Everything You Need To Know About Medical Cannabis

Dr. Danielle Martin answers some common questions around the use of medical marijuana.

Recreational cannabis will be legal in Canada on Oct. 17, but using it for medical purposes got the green light around 2001. Here, Dr. Danielle Martin addresses some of the big questions around medical cannabis (until now, more commonly referred to as medical marijuana), including the difference between it and recreational weed, and the conditions it’s known to help.

What is medical cannabis?

Medical cannabis refers to the cannabis plant, which has two active ingredients: THC (tetrahydrocannabinol) and cannabidiol.

What’s the difference between medical cannabis and recreational cannabis?

Generally, there are strict guidelines around the production of medical cannabis in Canada and it has been formulated to offer some form of relief for symptoms associated with a particular illness, or to counteract the side effects of other medical therapies. By contrast, the recreational use of cannabis triggers feelings of intoxication or alterations in mood.

Sometimes this distinction gets muddied if people use cannabis purchased for recreational use for what they perceive to be medical reasons, or if medical cannabis is used by people more interested in being intoxicated. But the purpose of the two products is quite different.

Where is the research at in terms of supporting the use of medical cannabis?

The evidence on the medical use of cannabinoids, or chemical compounds found in the cannabis plant, is still considered “sparse” when it comes to treating a host of medical conditions. The guidelines that doctors now use in Canada deal specifically with using cannabinoids to manage pain, nausea and vomiting, and muscle spasticity, which is where more of the research has been done. At the moment, there is not a lot of evidence either for or against the use of medical cannabis for most other conditions.
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What are the risks of medical cannabis? 

The THC in cannabis causes alterations in mood, perceptual distortions, and cognitive impairment. Cannabis is associated with accidents, addiction to cannabis, anxiety, depression, psychosis, and poor performance at work or school. Smoking cannabis has been linked with lung and heart disease, as well as with cancer.

How can these harms be avoided?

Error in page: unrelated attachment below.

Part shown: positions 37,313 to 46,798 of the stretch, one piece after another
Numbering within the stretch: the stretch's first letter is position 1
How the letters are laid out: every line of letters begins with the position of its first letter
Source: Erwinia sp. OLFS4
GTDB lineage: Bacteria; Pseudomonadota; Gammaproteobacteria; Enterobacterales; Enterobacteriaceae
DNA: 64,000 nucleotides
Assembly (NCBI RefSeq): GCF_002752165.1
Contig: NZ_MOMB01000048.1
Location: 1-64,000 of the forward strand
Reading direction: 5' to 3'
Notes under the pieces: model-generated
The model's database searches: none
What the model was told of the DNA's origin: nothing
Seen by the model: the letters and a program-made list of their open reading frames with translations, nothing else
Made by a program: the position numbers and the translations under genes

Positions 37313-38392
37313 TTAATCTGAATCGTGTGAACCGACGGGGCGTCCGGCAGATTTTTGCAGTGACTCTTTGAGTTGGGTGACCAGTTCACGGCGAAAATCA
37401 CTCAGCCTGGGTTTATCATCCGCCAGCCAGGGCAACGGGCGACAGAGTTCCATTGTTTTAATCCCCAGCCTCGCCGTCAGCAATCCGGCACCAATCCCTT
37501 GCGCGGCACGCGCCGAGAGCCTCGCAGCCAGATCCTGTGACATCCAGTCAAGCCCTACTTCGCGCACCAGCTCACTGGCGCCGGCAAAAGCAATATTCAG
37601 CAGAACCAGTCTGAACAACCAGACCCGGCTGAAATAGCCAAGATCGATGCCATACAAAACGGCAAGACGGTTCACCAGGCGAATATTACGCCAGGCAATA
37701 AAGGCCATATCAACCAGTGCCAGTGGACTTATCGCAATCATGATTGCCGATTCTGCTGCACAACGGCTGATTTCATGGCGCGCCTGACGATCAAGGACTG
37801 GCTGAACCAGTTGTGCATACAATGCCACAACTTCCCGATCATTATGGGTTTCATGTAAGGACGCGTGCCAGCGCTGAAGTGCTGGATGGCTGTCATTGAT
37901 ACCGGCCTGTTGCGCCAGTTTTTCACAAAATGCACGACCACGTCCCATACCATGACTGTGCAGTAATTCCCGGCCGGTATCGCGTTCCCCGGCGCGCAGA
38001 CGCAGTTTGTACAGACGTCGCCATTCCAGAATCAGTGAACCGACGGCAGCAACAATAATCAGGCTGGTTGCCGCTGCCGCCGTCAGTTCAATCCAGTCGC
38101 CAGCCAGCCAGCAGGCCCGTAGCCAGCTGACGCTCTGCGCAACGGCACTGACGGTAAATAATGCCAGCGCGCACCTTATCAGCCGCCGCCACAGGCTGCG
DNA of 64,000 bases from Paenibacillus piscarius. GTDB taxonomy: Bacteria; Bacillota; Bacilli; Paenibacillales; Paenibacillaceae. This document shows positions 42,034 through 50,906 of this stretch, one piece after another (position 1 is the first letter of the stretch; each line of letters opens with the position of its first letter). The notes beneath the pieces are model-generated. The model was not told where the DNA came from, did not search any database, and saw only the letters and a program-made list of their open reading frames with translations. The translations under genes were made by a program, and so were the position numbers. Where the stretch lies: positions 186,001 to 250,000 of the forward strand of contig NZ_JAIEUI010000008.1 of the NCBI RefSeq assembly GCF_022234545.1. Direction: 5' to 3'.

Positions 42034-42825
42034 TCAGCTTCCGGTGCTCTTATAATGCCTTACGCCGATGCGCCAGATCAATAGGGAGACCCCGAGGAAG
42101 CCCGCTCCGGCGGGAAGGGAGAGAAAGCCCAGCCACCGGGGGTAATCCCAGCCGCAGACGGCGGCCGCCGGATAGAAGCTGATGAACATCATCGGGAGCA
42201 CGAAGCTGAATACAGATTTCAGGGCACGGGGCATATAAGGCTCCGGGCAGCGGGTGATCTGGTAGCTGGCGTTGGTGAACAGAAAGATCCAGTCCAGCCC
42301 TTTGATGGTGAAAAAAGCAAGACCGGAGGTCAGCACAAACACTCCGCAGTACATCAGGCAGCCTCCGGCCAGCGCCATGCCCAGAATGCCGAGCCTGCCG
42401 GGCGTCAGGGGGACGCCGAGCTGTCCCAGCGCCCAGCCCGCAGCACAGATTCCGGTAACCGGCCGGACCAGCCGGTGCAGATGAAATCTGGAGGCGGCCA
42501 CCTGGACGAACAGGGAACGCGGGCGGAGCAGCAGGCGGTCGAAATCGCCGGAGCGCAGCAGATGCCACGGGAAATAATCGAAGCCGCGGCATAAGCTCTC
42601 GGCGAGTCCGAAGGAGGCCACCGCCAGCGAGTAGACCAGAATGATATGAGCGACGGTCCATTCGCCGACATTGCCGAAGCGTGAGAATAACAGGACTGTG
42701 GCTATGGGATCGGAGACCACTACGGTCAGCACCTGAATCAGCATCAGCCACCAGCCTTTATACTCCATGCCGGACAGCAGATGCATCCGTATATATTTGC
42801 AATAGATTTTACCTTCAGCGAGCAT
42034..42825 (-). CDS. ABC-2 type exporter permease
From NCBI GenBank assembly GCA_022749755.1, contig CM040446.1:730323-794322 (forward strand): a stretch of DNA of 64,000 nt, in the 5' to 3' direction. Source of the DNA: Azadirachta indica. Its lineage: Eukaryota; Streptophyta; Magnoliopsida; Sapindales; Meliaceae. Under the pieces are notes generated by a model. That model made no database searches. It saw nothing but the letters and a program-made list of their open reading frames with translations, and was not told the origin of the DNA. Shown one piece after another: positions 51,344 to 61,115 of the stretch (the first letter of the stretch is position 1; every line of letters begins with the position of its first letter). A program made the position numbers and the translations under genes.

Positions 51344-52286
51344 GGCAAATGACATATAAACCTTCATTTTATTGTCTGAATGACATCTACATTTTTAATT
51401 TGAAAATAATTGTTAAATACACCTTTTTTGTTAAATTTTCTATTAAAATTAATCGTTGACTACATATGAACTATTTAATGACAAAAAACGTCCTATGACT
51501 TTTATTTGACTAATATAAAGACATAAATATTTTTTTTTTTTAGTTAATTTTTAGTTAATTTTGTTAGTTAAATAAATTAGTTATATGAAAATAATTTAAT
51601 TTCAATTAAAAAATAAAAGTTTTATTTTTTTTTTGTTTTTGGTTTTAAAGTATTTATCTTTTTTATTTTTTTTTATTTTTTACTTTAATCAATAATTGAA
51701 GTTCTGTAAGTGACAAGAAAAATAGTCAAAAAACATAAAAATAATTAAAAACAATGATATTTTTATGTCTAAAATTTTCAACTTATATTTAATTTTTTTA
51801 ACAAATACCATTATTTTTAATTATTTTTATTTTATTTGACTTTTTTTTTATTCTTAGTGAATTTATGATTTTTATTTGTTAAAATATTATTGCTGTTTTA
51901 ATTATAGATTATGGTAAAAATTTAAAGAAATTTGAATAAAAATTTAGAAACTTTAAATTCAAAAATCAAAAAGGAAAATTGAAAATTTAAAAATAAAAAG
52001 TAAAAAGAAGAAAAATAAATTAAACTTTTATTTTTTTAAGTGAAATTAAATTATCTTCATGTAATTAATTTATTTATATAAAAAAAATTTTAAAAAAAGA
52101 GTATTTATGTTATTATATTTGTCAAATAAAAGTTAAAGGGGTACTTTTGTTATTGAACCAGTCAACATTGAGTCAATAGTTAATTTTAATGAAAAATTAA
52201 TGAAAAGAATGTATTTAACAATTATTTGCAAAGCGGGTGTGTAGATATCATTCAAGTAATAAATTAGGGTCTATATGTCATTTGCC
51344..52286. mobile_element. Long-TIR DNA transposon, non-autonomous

Some people should not use medical cannabis. Young people (those who are under the age of 25) are at particularly high risk of encountering problems because their nervous systems are not yet fully developed. Individuals with a psychiatric condition (such as psychosis, depression, anxiety, or addiction) are also at high risk of encountering issues with the drug.

The harms of medical cannabis are related to the dose of THC.  We recommend a maximum daily dose of 400 mg cannabis containing 9% THC (400 mg is one small ‘joint’); this was the maximum dose used in studies that looked at the use of cannabis to treat pain. The amount of cannabidiol present in the cannabis should be at least equal to and preferably greater than the amount of THC. Cannabidiol does not affect cognition or perception, and it may be responsible for the beneficial effects of cannabis.

What kind of issues is it known to help resolve?

The Canadian guidelines recommend limiting medical cannabinoid use in general, but support potential restricted use for a small subset of conditions where there is some evidence to draw from. These conditions range from neuropathic pain, palliative and end-of-life pain, chemotherapy-induced nausea and vomiting or muscle contractions from multiple sclerosis or spinal cord injury.

How is medical cannabis prescribed and should it be taken?

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Currently medical cannabis in Canada is ordered by a physician and mailed to patients. Medical cannabis can be smoked, vaporized, or taken orally, mixed in food or candy (known as “edibles”).  Smoking creates numerous carcinogenic chemicals and should be avoided. Edibles should be taken in very small amounts to avoid intoxication.

Guidelines warn against smoking the drug, due to the potential harms of inhalation, as well as potentially exaggerated benefits and issues around proper dosage.

Can I take medical cannabis if I am taking other medications?

There are some interactions between cannabis and anticoagulants, anti-platelet drugs or some herbs and supplements that aim to reduce blood clotting. Medical cannabis may heighten the impact of these substances, potentially increasing the risk of bleeding.

There are also possible interactions with anti-depressants, potentially increasing the sedative effect. In addition, there can be interactions with antiviral medications and other commonly used medications. Pharmacists can assist people interested in knowing whether cannabis may interact with their medications.

Is medical cannabis safe to use during pregnancy?

According to the Society of Obstetricians and Gynaecologists, cannabis could harm the growth and development of a baby if it is used during pregnancy or while a woman is breastfeeding. Guidelines also strongly recommend against the use of medical cannabinoids for things like nausea and vomiting in pregnancy, given the lack of evidence around their safety.

How long does medical cannabis last in your system?

If you have a condition for which medical cannabis is recommended under the Canadian guidelines, it is important to speak with your doctor about the appropriate dosage and how its use might affect your daily activities. In some cases, guidelines recommend against driving within 3-4 hours after inhaling around 400 mg of the drug, 6 hours if the drug was ingested by mouth, and 8 hours if a high was noted. The dosage should be reduced if sedation or intoxication occur.

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